I love this one. I’m obsessed. I’m literally giggling as I’m typing this review. I cannot recommend this enough – if you can, try this!

Flavors: Fireplace, Fruity, Smoke, Sweet

Boiling 5 min, 0 sec 3 tsp 34 OZ / 1000 ML

Oh my goodness! This sounds like something I should go out of my way to get!

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I’ve been having some issues with caffeine recently, so I’ve been cutting back on my daily intake – which means that my routine of having 5 espresso shots in the morning has had to change into a nice cup of chamomile tea or any other available herbal tea. Don’t get me wrong, I always love a cosy cup of chamomile, but I’ve been wanting to spice things up a bit with a fancier kind of tisane so I bought this at my local tea shop.

Long story short, I really like it. I have to admit, I’ve always seen herbal tea as the “punishment version” of tea, the disappointing ersatz you have to go for if tea is unavailable, but I realise this was based on nothing but ignorance. This blend is as good as any solid tea blend I’ve tasted and it’s a genuine pleasure to have this for brunch on a nice Sunday morning. It’s not going to replace my caramel rooibos as an afternoon stimulant-free treat but it’s a great blend and very pleasant to sip.

It tastes very refreshing and it has no hibiscus. Finding a hibiscus-free tisane at the shop was very hard and I’m grateful they sold this one.

I recommend this one as a flowery, fancy tisane for when you’ve got friends over and you’re all detoxing from caffeine.

Flavors: Flowers, Rhubarb

Boiling 5 min, 30 sec 1 tsp 8 OZ / 250 ML

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drank Vive le Thé! by Palais des Thés
20 tasting notes

This tin was gifted to me and my wife by a friend. Even though we have a Palais des Thés shop 10 minutes away from our home, I must admit that I don’t recall ever tasting any of their teas. And so, yesterday afternoon, my wife and I sat down for an afternoon tea tasting and opened this green tea.

What a nice surprise when we opened the tin! The leaves are beautifully long and unbroken. They’re mixed with bits of fruit and curled up in the nicest way – not saying that other teas are ugly but these leaves look so regular? Their smell made us think of candy and cake, it’s very sweet which is probably due to the citrus and ginger bits. The marine side of the tea is quite nicely combined with the citrus and ginger, there’s no one aroma overshadowing the others, it’s a pretty elegant mix. Both the citrus and ginger seem authentic; nothing to do with other teas I’ve tasted in the past (cough Terre d’oc cough).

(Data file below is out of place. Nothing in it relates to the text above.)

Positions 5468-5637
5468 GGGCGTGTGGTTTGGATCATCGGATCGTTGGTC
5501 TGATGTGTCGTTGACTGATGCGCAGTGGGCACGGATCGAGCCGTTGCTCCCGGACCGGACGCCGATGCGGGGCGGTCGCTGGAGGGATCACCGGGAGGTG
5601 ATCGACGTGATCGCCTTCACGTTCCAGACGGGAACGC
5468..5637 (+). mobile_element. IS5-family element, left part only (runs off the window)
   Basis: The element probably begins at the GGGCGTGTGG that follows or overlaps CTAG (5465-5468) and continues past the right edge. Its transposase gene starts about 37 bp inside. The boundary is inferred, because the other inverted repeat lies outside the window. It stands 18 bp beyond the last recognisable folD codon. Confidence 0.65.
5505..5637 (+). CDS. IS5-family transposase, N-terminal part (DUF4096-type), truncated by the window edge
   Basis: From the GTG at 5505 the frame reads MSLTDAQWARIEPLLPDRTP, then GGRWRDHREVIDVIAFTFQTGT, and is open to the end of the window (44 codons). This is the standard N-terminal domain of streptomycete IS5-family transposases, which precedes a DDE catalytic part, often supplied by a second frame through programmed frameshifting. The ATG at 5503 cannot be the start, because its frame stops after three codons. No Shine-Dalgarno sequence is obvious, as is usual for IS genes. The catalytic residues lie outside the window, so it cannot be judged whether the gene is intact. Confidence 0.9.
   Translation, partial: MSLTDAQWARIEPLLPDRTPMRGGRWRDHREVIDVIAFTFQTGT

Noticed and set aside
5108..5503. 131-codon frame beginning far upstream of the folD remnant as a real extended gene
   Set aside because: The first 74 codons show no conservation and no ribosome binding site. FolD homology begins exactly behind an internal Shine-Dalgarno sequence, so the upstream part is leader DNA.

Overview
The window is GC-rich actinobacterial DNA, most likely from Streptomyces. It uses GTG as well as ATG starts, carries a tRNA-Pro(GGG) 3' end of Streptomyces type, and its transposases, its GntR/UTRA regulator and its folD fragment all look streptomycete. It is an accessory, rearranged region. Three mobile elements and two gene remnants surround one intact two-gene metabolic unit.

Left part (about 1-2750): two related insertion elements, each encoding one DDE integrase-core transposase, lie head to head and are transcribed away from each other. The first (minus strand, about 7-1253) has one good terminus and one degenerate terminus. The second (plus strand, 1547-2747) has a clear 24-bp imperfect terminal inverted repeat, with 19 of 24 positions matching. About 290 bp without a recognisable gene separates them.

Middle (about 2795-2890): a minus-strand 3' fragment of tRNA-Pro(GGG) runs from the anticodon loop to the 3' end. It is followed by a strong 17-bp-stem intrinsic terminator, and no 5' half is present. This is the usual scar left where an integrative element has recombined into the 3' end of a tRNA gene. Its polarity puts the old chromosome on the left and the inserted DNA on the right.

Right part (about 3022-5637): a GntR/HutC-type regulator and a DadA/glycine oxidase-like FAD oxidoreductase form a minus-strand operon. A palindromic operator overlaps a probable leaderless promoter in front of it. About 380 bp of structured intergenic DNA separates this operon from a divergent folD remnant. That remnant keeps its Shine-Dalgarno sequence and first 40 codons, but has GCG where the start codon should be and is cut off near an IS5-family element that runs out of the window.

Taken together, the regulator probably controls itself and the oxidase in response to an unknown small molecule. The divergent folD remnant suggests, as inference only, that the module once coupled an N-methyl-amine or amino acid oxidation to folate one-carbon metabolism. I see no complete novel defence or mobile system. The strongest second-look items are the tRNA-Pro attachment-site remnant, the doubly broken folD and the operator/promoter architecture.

Brewed this for 3 minutes. It has a cloudy aspect, in a good way – the cup in which I drank it was grey, it looked like water I had fished out of a lost pond deep inside a thousand-year-old forest. Like a moss infusion. But in a good way! It scratches a very specific itch.
The brew itself smells like a citrus cake with a ginger spin. My wife thought it was the opposite – a ginger cake with a hint of citrus. We agreed on the cake element though, this tea is incredibly creamy, almost butter-y, both in smell and taste. The marine element of the green tea is still very present though. Overall a blend that works well.

The first sip was incredibly sweet, in a nice way, because of the blend quality. It’s not too sweet and it didn’t bother either of us. My wife noted how the orange in the citrus brings that sweetness to the tea. It definitely brings some balance to it, as well.

In my opinion, this blend is a great one for both people who aren’t huge fans of the marine side of green tea and need some aroma with it, and for people who, on the contrary, love green tea for what it is and are looking for a well-blended, good quality and interesting citrus-and-ginger spin on it. A previous review of this tea mentions the Kusmi green tea one, which I will try to taste before I run out of the Palais des Thés one, as a comparison.

I would suggest drinking this tea on its own, without any biscuits or sweets, because of the blend’s own sweetness. If you usually like your tea sweetened I would advise trying it without any sugar first.

Rating it at 76 according to my own scale – rating may be edited as I keep tasting more green teas.

Flavors: Cake, Candy, Creamy, Ginger, Marine, Orange Zest, Sweet

170 °F / 76 °C 3 min, 0 sec 1 tsp 8 OZ / 250 ML

Sounds very appealing!


It’s really nice! I’m not very familiar with green teas and this one definitely made me want to taste more.

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I bought this tea at the organic shop in my neighbourhood. We were having an intense day and I decided that I’d get a new blend to try out while I was there to buy bell peppers. I grabbed the first black tea that caught my eye. I needed black tea. Nothing else would make me happy. I knew it. I felt like buying a flavoured one though, I was feeling adventurous. And so I grabbed this one – a chocolate-orange flavoured black tea with a nice-enough-looking packaging. Took it, bought it, brewed it.

The first impression this tea gave me was that it was going to taste very, VERY chocolate-y. The sachet contains approximately 50% tea leaves and 50% cocoa bean fragments – very impressive when I first opened it. I don’t think I’ve ever had any tea blend before that contained so little… tea.